There’s something seriously whack in the world of food. At the risk of sounding like a dolorous, preaching, harbinger of doom proclaiming that we are all going to hell in a handcart; we are in fact all going straight to hell. In a solar-powered handcart.
I’ve done one or two exciting things in my time, but one of the very bestest things I’ve ever done was to work for the late and legendary John Peel.
John was amazing. For a brief and splendid period I was his humble Broadcast Assistant, and was given the honour of compiling the festive fifty and helping out with the phones during his programme. He once heard me rowing down the phone to payroll about the late payment of a freelance colleague, and without giving the matter a second thought, immediately gave him a huge wad of cash to tide him over until payday.
With one eye on the bag of slowly defrosting keski, the distant ringing thrums down the handset, like some sort of Vodaphonic heartbeat. I tilt my head unnaturally to crick it twixt ear and chin.
“Hello?” her voice is small and husky with exhaustion. I hear the days of graft in that hello. The years of ruined eyesight bartered for long nights of dress-making just to raise and educate her brood. I never call as much as I should.
“Maa, it’s me.” I look at the rapidly melting block of tiny, thread-like bodies with their scattered, sequin eyes. They stare back at me, frozen in a piscine twister of animation.
Like cider cocktails, twitter and facial serum; it seems I’m forever doomed to be the last one to the party. Even when that party is on my own face.
And thus it was both generally and indeed, quite literally with Ms Marmite Lover’s Underground Restaurant. Despite leaving my house super early (“be there at 7.30pm sharp!”) and even minus my usual faff to locate keys/rizla/library book, I somehow still managed to make an unfashionably late appearance. As a seasoned Londoner, I’m fully aware that with our fragile and sensitive train lines, the tiniest droplet of water, the slightest hint of a fallen leaf and the anile bowels of our capital shudder to an inexorable halt.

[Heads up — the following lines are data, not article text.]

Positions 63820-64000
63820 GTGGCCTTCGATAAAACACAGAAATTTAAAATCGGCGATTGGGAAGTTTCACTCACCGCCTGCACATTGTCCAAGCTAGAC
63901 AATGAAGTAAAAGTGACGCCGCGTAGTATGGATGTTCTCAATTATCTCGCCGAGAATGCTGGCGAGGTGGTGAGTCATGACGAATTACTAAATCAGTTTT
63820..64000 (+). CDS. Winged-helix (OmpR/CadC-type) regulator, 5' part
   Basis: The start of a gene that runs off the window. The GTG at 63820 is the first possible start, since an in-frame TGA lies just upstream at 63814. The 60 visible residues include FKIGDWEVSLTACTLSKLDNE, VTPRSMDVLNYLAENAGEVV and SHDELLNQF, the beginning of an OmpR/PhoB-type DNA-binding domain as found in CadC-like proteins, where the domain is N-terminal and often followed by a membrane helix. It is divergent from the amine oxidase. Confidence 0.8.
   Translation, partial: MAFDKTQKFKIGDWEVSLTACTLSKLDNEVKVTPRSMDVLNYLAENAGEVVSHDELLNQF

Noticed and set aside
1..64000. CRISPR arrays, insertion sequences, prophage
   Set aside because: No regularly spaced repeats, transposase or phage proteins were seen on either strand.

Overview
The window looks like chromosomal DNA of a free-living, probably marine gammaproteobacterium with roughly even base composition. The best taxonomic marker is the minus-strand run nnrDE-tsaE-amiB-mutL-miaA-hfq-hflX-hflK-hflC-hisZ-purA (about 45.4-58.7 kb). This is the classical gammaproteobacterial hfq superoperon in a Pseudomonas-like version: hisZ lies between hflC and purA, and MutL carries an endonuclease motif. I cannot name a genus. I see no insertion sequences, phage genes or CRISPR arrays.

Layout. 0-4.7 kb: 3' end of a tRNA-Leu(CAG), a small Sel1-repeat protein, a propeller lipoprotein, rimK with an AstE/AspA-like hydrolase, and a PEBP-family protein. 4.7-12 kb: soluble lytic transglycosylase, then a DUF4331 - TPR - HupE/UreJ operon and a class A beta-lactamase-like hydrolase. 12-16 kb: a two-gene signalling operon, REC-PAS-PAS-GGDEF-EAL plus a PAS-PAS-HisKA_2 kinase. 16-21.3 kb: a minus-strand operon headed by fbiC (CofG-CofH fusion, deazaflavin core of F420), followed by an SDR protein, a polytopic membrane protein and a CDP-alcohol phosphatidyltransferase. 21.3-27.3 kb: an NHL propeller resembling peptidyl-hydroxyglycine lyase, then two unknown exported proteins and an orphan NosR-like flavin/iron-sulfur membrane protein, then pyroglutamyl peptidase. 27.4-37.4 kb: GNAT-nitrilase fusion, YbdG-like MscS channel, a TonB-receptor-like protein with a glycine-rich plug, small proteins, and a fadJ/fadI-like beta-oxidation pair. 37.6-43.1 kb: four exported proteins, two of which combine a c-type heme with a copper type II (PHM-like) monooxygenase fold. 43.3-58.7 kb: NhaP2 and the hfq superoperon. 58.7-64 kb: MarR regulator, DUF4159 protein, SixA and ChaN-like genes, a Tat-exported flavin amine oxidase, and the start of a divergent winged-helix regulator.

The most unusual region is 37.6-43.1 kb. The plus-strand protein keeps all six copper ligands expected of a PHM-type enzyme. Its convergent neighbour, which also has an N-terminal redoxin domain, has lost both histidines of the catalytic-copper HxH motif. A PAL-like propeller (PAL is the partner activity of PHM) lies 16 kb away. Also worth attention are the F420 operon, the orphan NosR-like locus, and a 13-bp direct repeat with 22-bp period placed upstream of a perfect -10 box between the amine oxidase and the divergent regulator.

1 Snowden Street, London EC2
When I approach Signore Mazzei for an interview I expect to be offered a rushed half hour between service slots, or a phone call even. Instead he warmly and casually invites me to have lunch with him at his restaurant L’Anima just four days later. This is a bit of a Charlie Bucket moment for me, having never had lunch with a chef before, let alone a proper at-the-top-of-his-game one.
However, Francesco is the antithesis of the clichéd kitchen dragon. Instead he’s down to earth and approachable (and he’s a chef?!). While others were sweating and stressing at the Taste London fest, he was clowning around with his staff and openly having a ball. However, as I was about to discover, talk to him about food and he becomes deadly serious.
When I rock up at his packed restaurant (“credit crunch, what credit crunch?” he breezes) tucked away on a little side street near Liverpool Street, I have no inkling that this is going to be one of those meals you remember for the rest of your life, the kind you tell your grandchildren about and maybe shed a rheumy tear of nostalgia over whilst dribbling reconstituted pap in the old folk’s home. I’ve eaten at the chef’s table at Maze, dined at the Fat Duck, at Le Caprice and at Nobu and yes these were great, but I couldn’t tell you half of what on earth I ate (and yes, I was sober) except that some of them left a faintly dodgy after-taste of money and fear.
Walking into the restaurant I am immediately dazzled by the light, the suits and the white leather sofas (by Claudio Silvestrin no less, designer to Anish Kapoor and Armani). There are beautiful clean lines; it’s all porphyry, limestone and glass. However, it’s far from intimidating and has managed to unite those tricky frenemies of class and welcome with proper, understated taste. I feel strangely at home, perched at the bar sipping deliciously cold Prosecco. The focus on detail is everywhere; even the cocktail sticks I spear my enormous olives with are stylish slivers of carved Perspex. The staff wear genuine smiles and there’s no sense of stress or attitude after what was clearly a manic lunch-time rush. This place is very, very cool.